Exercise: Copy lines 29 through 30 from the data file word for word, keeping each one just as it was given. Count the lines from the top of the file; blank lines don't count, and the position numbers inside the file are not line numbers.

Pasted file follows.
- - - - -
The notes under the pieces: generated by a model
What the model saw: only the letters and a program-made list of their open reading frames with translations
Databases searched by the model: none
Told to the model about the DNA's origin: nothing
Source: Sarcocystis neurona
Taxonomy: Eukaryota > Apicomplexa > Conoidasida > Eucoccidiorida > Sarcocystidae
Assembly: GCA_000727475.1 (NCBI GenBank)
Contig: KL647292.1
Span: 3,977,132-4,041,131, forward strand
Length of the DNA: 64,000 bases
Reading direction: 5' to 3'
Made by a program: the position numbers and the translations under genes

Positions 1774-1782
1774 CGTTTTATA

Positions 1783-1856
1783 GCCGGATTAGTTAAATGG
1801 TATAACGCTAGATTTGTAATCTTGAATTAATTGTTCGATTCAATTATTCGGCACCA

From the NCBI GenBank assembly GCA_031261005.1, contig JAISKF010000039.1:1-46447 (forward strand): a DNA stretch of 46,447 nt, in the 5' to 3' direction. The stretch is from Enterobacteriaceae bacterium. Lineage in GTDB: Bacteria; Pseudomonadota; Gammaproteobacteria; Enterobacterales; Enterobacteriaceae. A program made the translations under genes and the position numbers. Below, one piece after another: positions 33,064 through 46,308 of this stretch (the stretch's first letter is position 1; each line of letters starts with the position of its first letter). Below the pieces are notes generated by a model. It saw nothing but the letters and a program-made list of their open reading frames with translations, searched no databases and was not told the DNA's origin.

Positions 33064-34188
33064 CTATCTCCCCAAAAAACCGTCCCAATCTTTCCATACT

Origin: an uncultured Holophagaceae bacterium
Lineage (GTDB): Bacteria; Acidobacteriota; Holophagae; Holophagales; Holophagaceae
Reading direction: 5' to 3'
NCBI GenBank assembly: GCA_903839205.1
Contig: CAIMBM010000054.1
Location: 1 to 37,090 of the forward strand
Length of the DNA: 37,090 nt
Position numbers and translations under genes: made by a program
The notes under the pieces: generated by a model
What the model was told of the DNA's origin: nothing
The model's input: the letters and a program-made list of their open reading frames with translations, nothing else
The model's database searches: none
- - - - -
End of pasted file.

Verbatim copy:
The notes under the pieces: generated by a model
What the model was told of the DNA's origin: nothing